The Caution Horses
|The Caution Horses|
|Studio album by Cowboy Junkies|
|Released||March 1, 1990|
|Genre||Alternative country, blues rock|
|Producer||Peter Moore, Michael Timmins|
|Cowboy Junkies chronology|
|Entertainment Weekly||B- |
The first album following their 1988 breakthrough The Trinity Session, The Caution Horses features a more conventional, polished sound than the earlier album's spare, haunting country blues. As a consequence, the album was savaged by music critics, who charged that the band had sacrificed their distinctive style.
However, the album's accessibility to mainstream pop and rock audiences also meant that it received more radio airplay and spawned bigger chart hits ("Sun Comes Up, It's Tuesday Morning" and "Rock and Bird", which featured Bruce Hornsby on the piano on the single version) than The Trinity Session had. A number of critics have also noted that while the album is undeniably a disappointment when compared to its predecessor, when taken on its own merits it is a better album than its initial reception would suggest. The album focuses on the band's slow, languorous style, a style that has been called simplistic, or narcoleptic, or uncatergorizable. Margo states "It's not country, it's not blues, it's not rock, we just do what we do." The album peaked at number 47 on the U.S. Billboard 200 and number 33 on the UK Charts.
The Sharon Temple sessions
The band decided to record in a live setting as they had on The Trinity Session. This time they chose the Sharon Temple, a National Historic Site north of Toronto, as their studio. The recording proved challenging, as they had to adapt to the unique acoustics of the Sharon Temple and also the cool temperatures of a Canadian spring (they were not allowed to bring heaters into this unheated building due to its heritage designations). The cover of the album shows the band outside of this historic building. The intent of the recording was to use a single ambisonic mike like the one used for The Trinity Session, but this time Peter Moore was unfamiliar with the building, and the songs the band had written were more lush, which created recording problems, such as the music spilling over into Margo's vocal mic and causing feedback. Of the three days for the recording, the first two days were spent solving the musical, and fighting the cold temperatures. Moore explained to the band why cold temperatures were perfect to record in, and the band explained to Moore that cold temperatures negatively affected human anatomy, and prolonged exposure caused extremities such as fingers to stop working. On the third day, the sound problems were resolved, both by configuring the band around the microphone, and also by banishing Margo to a far corner of the building in a small makeshift sound booth made of baffles and sound blankets which they named the "witches hut". For the rest of their last day there, they made and recorded their music, and when the closed up, they were happy that they had some decent recordings, if not anything special. A few days later, they listened to the recordings, and decided to call it good. The band called the record company, and told them their album was finished. The record company executives told the band that the results were not what they were hoping for. However the company was patient with the band, and everyone agreed to live with the material for a while before deciding anything. While the Cowboy Junkies were touring Europe, they worked the new songs into their sets. As they played the songs, the songs changed and matured. When they came back they re-listened to the Sharon tapes and agreed that the tracks were not what they wanted to release, and they decided to re-record the music.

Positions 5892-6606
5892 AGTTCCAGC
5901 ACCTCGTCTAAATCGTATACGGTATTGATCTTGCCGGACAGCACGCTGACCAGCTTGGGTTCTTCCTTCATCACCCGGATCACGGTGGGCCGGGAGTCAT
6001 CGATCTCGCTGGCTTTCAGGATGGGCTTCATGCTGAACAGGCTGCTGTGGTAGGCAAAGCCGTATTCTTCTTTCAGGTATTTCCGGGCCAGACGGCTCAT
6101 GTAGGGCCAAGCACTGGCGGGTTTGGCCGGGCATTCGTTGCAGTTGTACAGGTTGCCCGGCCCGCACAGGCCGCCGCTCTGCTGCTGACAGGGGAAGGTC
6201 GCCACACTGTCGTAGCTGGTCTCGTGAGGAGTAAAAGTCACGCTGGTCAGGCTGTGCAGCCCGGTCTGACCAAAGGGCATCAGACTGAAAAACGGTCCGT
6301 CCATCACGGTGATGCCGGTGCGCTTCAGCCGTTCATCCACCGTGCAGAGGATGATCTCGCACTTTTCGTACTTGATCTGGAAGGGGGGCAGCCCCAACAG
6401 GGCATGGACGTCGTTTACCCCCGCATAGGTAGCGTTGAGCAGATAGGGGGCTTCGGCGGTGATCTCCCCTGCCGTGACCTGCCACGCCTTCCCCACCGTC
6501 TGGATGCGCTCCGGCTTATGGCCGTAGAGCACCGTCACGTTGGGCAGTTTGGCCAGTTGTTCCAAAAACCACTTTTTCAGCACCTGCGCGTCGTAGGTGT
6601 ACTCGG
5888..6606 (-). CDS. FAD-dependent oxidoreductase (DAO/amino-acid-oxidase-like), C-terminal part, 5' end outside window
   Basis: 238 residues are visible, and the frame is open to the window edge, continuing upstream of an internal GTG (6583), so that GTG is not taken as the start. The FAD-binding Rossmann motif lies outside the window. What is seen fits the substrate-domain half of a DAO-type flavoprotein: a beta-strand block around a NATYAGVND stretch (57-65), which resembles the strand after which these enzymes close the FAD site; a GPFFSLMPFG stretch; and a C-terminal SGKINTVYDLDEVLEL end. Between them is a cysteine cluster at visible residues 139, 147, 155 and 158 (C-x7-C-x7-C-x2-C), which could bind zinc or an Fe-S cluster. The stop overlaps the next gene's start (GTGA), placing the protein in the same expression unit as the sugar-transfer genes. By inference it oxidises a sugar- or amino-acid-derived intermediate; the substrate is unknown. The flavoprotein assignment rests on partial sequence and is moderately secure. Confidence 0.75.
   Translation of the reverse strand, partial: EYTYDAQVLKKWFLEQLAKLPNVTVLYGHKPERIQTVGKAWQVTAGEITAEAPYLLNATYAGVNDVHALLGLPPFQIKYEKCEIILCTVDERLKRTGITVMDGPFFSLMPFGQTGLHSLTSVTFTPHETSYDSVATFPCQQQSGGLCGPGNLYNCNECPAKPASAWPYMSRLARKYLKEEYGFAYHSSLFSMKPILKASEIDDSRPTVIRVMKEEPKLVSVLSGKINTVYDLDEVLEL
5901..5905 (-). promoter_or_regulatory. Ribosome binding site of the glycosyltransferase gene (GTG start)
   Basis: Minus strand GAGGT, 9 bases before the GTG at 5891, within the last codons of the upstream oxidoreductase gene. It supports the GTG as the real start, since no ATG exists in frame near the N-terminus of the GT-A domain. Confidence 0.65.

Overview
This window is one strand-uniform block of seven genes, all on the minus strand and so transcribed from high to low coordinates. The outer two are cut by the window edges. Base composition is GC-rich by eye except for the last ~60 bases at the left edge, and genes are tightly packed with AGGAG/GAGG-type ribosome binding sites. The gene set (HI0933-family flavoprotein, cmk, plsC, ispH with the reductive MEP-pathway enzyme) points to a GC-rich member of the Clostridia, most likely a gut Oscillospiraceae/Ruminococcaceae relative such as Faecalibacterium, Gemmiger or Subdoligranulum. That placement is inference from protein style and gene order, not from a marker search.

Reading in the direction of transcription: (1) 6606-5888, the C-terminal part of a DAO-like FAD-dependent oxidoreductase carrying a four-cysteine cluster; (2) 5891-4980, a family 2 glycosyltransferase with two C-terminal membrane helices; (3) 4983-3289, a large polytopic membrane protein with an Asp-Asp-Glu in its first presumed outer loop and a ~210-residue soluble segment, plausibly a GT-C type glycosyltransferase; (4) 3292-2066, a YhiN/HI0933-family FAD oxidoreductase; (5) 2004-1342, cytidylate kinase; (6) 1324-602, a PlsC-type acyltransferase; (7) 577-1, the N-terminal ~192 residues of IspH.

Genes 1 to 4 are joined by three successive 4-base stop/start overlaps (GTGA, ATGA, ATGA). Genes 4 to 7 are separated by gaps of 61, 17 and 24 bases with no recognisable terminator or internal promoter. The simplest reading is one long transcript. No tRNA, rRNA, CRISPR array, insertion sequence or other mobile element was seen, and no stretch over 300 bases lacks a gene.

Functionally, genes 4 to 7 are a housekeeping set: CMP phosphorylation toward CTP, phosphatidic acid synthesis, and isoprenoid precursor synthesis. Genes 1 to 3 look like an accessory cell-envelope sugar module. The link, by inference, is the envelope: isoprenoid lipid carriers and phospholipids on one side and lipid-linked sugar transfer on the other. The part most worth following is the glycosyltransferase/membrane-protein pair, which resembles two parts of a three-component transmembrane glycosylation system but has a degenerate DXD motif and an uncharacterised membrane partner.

The Caution Horses sessions
When the band returned to Toronto, they made a decision to go to Eastern Studios in downtown Toronto, and find a new way to record their sound. The band really liked the one-mic sound, but wanted to take advantage of the multi-track equipment at the studio. Moore arranged the group around a mic, and spent a fair amount of time balancing the sound, but at the same time they placed individual mics on each instrument to capture each individual performance on a separate track, allowing them augment the sound of the central mic as needed. The recording arrangement allowed them to capture the intimacy of live recordings. The sessions went relatively smooth, they just rolled tape and played over a handful of days in December. Because of using multiple mics and tracks, for the first time the band had created an album which had to be mixed. The band felt they were too close to the material, so they brought in outsider to mix the music. When they listened to the results, they trashed the mixes, and decided to do the mixes themselves, spending a couple weeks in the studio with Moore and their engineer, Tom Henderson.
All tracks written by Michael Timmins except where noted.
|1.||"Sun Comes Up, It's Tuesday Morning"||3:56|
|2.||"Cause Cheap Is How I Feel"||4:13|
|6.||"Rock and Bird"||3:30|
|7.||"Witches"||Michael Timmins, Margo Timmins||2:44|
|8.||"Where Are You Tonight?"||5:07|
|9.||"Escape Is So Simple"||5:15|
|10.||"You Will Be Loved Again"||Mary Margaret O'Hara||3:26|
- Margo Timmins – vocals
- Michael Timmins – guitar
- Alan Anton – bass
- Peter Timmins – drums
- Jeff Bird - mandolin, harmonica, fiddle
- Jaro Czerwinec - accordion
- Kim Deschamps - pedal steel guitar, lap steel guitar
- David Houghton - percussion
- Produced by Peter Moore and Michael Timmins
- Mixed by Peter Moore and Cowboy Junkies
- Engineered by Peter Moore and Tom Henderson
- Assisted by Jeff Ham and Martin Lee
- Studio Monitor Mix by Ricardo Caltagirone
- Digitally Mastered by Peter Moore
- Artwork Concept - Cowboy Junkies
- Art Direction by David Houghton
- Cover Photo by Graham Henderson
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